President Obama Extends Sanction Against Zimbabwe’s President, Security Chiefs and Parastatals
The United States and the EU have been locked with Zimbabwe in a state of no-business-as-usual following President Robert Mugabe highly disputed re-election into power back in 2002. The controversial election led to both the US and the EU imposing sanctions against Zimbabwe’s President Mugabe, top government officials, security chiefs and parastatal companies.
However, over the years, the EU has steadily loosened its stand and eased the embargo from as early as 2009 when Mugabe agreed to form an inclusive government that later collapsed in 2013. Zimbabwe has been noted to have undergone some reforms in the recent past, including the passing of a new Constitution. A development that gave the EU more reasons to loosen further nose on the aid to the southern Africa country.
But the US is still yet to find any reason to remove the sanctions on Zimbabwe. US President Barack Obama today said that Washington was extending sanctions imposed on President Mugabe and his associate for what he termed their continued endeavors to “undermine Zimbabwe’s democratic processes.”
In a statement, President Obama said, “The threat constituted by the actions and policies of certain members of the government of Zimbabwe and other persons to undermine Zimbabwe’s democratic process or institutions has not been resolved.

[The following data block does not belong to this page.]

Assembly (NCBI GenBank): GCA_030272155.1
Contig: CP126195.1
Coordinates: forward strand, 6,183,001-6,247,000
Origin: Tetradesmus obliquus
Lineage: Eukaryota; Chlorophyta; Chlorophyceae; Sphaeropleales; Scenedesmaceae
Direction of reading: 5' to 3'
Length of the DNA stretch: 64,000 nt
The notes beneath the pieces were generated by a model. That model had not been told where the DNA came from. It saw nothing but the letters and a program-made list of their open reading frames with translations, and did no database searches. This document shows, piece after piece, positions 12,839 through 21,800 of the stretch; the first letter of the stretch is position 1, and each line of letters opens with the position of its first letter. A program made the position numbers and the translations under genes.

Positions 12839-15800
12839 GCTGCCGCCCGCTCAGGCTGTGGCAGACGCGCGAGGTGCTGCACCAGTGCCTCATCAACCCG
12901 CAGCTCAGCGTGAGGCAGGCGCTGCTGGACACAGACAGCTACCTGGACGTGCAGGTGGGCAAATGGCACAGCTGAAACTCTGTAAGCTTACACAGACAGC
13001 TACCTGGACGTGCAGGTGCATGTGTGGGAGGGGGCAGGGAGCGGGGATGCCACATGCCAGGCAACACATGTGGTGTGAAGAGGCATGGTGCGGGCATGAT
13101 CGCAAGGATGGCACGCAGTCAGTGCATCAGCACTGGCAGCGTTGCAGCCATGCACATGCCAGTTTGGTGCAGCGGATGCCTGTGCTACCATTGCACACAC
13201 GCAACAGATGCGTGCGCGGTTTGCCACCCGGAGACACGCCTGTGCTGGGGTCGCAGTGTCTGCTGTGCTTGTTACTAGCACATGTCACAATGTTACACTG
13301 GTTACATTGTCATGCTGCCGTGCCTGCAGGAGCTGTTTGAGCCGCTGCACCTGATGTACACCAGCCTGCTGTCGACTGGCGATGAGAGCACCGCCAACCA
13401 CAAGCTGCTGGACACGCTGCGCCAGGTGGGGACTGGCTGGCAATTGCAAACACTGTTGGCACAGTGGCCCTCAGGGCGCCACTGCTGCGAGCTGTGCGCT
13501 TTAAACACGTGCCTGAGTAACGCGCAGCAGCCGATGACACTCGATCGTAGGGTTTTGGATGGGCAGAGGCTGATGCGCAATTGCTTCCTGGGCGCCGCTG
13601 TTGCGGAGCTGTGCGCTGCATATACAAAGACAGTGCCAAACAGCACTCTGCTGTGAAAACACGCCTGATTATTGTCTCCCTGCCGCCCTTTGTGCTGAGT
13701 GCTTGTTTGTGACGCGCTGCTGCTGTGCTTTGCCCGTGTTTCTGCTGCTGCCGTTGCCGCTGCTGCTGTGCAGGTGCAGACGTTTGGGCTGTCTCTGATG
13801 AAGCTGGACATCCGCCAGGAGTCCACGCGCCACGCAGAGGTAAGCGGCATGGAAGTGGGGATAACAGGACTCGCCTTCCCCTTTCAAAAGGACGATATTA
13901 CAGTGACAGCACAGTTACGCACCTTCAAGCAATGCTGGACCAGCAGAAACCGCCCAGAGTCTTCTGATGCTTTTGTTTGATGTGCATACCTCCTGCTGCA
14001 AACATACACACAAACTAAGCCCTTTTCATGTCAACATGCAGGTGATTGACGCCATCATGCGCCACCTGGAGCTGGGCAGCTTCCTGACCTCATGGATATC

These actions and policies continue to pose an unusual, extraordinary threat to the foreign policy of the US. For these reasons, I have determined that it is necessary to continue this national emergency and to maintain in force the sanctions to respond to this threat.”
President Mugabe has been accused by many Western countries of human rights violations and engaging in electoral theft. Since 2000, the southern African countries has held several disputed elections following a growing opposition to President Mugabe, who is now 91 years old. He has served as the country’s only president since 1980 when, Zimbabwe got its independence from Britain in 1980.
Zimbabwean government officials including the President, blame Western countries for the country’s collapsed economy, saying that the sanctions are unjustified.
Zimbabwe Minister of War Veterans said in reference to the sanctions, “This is arrogance of the highest order. There is no justification whatsoever for the US to extend these sanctions and in any case, they are not hurting President Mugabe but ordinary Zimbabweans. I urge Washington to reconsider its position for the development of ordinary Zimbabweans.”